Why (for Subcontractors)
If you are a Subcontractor, DCAA will determine the amount of effort the prime contractor has taken to determine your system’s effectiveness. Like the prime contractor, the subcontractor would have the same type of audit should DCCA decide an audit is appropriate. DCAA will perform these audits at the request of the prime contractor if the Administrative Contracting Officer deems necessary. A prime contractor may also perform their own assessment of a subcontractor’s accounting system via self-certification by requesting that the SF 1408 by completed, signed, and submitted by the subcontractor for the prime contractor’s evaluation.
The "Pre-Award Survey (SF1408)" is conducted prior to award of a cost reimbursable contract. It results in an opinion that the system is "acceptable" for use on the contemplated contract. It can, and often is, done on a system that is not yet implemented based on the software capabilities and pro forma company policies and procedures.
What (is required)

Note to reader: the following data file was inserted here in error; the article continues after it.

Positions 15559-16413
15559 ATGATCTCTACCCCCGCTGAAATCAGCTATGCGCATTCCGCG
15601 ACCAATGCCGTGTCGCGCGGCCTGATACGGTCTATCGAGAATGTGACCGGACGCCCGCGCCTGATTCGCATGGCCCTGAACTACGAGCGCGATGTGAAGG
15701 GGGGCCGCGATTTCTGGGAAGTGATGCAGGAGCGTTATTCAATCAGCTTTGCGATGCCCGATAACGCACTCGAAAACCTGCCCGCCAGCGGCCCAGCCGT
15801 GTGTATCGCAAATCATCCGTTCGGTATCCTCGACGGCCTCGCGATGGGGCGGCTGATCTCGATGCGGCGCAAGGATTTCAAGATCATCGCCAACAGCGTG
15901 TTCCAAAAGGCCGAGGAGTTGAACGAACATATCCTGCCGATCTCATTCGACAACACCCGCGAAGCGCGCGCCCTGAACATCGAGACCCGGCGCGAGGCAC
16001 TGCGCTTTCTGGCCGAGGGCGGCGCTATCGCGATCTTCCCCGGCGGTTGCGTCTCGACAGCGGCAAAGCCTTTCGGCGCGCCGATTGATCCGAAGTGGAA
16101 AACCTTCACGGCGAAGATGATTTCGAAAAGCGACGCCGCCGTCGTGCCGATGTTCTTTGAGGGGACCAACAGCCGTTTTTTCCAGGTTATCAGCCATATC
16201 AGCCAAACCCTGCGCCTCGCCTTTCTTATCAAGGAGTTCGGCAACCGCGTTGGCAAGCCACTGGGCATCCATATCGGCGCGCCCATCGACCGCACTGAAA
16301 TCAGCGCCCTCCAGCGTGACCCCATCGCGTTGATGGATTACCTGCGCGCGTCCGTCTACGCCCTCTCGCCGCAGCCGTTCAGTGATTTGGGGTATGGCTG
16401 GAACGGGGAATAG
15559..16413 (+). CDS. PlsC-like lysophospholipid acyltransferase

DCAA’s goal is to document the details necessary to allow them to make a decision on your system’s adequacy (or inadequacy). They use the SF 1408 to document all data needed and must have that data available to complete the entire 1408 before making a determination.
Key topics from the SF 1408:
- Is the accounting system in accordance with GAAP?
- Accounting System provides for:
- Proper segregation of direct and indirect costs
- Identification and accumulation of direct costs by contract
- Method for allocation of indirect costs
- Have a written, practiced, and demonstrable timekeeping system or policy in place
- Show distribution of labor costs among accounts and jobs
- Segregation of unallowable costs
- Accumulation of costs under General Ledger Control
- Issue reports periodically and on-demand
- Accounting System provides financial information
- Required by contract clauses concerning limitation of (cost, funds)(FAR 52.232-20 and 22) or limitation of payments (FAR 52.216-16)
- Required to support requests for progress payments